Last Updated: Fri Apr 29, 2011 20:09 pm (KSA) 17:09 pm (GMT)

IAEA contends Syria covert site was a potential nuclear reactor, but then again it may not have been

Aerial view of the suspected Syrian nuclear site. (File photo)
Aerial view of the suspected Syrian nuclear site. (File photo)

The International Atomic Energy Agency has said that a target destroyed by Israeli warplanes in the Syrian Desert in 2007 was a covert site of a future nuclear reactor. The Associated press reported the nuclear watchdog’s head as saying.

Moments later, a spokesman for the IAEA chief said that his boss did not quite say what he said.
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Syria, like its ally Iran, always asserted that it had no atomic secrets, but IAEA’s chief, Yukiya Amano, changed his agency’s previous undecided position on whether the site was fundamentally a nuclear site or not. Now Mr. Amano unequivocally asserted that Syria was indeed building a nuclear reactor.

The IAEA is now apparently allied with the US position. Washington said three years ago that the bombed target was a nuclear reactor.

“The facility that was ... destroyed by Israel was a nuclear reactor under construction,” Mr. Amano told a news conference in response to a question from The Associated Press, repeating to the AP in taped comments afterward: “It was a reactor under construction.”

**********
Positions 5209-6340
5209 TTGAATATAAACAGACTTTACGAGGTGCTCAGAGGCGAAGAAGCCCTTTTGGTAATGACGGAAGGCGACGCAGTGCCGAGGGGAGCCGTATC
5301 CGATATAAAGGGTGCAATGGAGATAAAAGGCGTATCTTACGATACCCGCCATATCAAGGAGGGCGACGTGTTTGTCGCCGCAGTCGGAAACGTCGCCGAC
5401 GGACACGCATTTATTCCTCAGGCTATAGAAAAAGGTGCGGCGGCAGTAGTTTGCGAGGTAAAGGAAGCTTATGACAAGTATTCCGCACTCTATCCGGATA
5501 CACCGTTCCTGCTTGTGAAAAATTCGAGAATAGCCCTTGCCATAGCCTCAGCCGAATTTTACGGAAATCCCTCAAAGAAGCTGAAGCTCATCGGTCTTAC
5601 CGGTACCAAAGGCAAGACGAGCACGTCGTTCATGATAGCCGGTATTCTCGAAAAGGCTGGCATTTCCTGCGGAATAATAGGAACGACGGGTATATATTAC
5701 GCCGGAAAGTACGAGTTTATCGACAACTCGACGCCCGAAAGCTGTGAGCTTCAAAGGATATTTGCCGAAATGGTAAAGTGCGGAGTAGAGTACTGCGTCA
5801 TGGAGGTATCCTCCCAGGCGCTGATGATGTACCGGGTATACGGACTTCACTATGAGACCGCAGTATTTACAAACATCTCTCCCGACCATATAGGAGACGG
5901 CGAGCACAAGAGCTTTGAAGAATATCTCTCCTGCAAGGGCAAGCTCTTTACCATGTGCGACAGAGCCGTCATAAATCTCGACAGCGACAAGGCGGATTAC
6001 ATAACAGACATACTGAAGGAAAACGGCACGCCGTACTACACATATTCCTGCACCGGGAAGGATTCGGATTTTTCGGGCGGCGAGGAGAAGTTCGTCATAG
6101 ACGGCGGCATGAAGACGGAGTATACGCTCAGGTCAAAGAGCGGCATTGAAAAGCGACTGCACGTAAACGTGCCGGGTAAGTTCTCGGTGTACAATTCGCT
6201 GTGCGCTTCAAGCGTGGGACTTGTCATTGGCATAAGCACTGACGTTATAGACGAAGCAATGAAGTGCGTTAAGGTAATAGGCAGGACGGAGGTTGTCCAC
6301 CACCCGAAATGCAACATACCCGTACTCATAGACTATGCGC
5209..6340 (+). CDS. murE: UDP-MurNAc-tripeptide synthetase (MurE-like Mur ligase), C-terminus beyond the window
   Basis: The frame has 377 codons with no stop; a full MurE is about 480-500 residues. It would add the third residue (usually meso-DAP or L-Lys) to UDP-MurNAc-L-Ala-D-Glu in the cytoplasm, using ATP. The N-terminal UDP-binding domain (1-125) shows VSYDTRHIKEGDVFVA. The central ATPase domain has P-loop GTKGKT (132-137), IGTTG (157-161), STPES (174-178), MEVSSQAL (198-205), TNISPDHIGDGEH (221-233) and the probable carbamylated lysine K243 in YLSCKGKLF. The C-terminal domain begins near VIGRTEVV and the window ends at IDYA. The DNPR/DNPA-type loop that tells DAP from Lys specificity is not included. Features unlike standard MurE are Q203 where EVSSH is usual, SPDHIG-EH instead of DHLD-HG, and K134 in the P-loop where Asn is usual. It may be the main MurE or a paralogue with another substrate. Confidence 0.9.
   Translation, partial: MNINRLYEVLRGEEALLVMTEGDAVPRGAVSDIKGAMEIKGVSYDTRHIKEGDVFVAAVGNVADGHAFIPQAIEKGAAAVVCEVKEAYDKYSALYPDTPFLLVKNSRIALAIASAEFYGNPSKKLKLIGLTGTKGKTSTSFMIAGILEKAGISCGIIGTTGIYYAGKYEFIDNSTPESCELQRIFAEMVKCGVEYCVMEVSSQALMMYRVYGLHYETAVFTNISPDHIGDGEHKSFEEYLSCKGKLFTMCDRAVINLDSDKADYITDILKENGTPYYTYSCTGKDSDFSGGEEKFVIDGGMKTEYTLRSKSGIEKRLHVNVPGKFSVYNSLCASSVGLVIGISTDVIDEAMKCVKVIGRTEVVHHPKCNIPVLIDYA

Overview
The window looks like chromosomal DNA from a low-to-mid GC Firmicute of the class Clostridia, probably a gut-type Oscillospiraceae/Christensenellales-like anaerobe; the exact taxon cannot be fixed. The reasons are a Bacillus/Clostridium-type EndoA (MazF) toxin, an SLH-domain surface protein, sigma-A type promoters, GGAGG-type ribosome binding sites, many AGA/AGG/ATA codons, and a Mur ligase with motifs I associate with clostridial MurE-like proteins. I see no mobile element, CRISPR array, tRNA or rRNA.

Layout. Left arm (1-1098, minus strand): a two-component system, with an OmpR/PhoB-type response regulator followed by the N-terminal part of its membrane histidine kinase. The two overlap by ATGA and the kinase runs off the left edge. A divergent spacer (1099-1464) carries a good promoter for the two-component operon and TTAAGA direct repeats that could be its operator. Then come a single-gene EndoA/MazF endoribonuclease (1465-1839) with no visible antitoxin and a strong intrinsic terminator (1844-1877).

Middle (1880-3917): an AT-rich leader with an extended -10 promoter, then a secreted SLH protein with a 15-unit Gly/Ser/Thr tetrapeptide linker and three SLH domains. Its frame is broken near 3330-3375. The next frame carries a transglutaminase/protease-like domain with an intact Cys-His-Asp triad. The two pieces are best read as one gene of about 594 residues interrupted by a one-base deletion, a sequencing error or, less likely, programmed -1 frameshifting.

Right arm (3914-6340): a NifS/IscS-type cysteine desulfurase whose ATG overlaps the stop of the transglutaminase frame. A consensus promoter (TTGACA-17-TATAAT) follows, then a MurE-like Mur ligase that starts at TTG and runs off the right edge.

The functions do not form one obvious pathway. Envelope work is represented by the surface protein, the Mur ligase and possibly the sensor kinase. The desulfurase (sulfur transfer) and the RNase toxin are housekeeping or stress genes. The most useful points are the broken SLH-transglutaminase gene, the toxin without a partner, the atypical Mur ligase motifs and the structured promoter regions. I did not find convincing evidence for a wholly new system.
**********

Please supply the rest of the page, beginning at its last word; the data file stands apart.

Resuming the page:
Suggesting that Mr. Amano had erred in making the public comments, the IAEA later put out a statement that he “did not say that the IAEA had reached the conclusion that the site was definitely a nuclear reactor.”

In a February report, he had said only that features of the bombed structure were “similar to what may be found at nuclear reactor sites.”

The atomic watchdog said that is also trying to investigate other undeclared nuclear activities linked the bombed target, but Damascus has been uncooperative on most counts, citing that the sites are restricted because of their military nature.

It is not the first time for Israel to destroy a suspected nuclear site of a regional country; in 1981 it bombed Iraq’s Osirak nuclear facility near Baghdad.

(Dina Al-Shibeeb of Al Arabiya can be reached at: dina.ibrahim@mbc.net)

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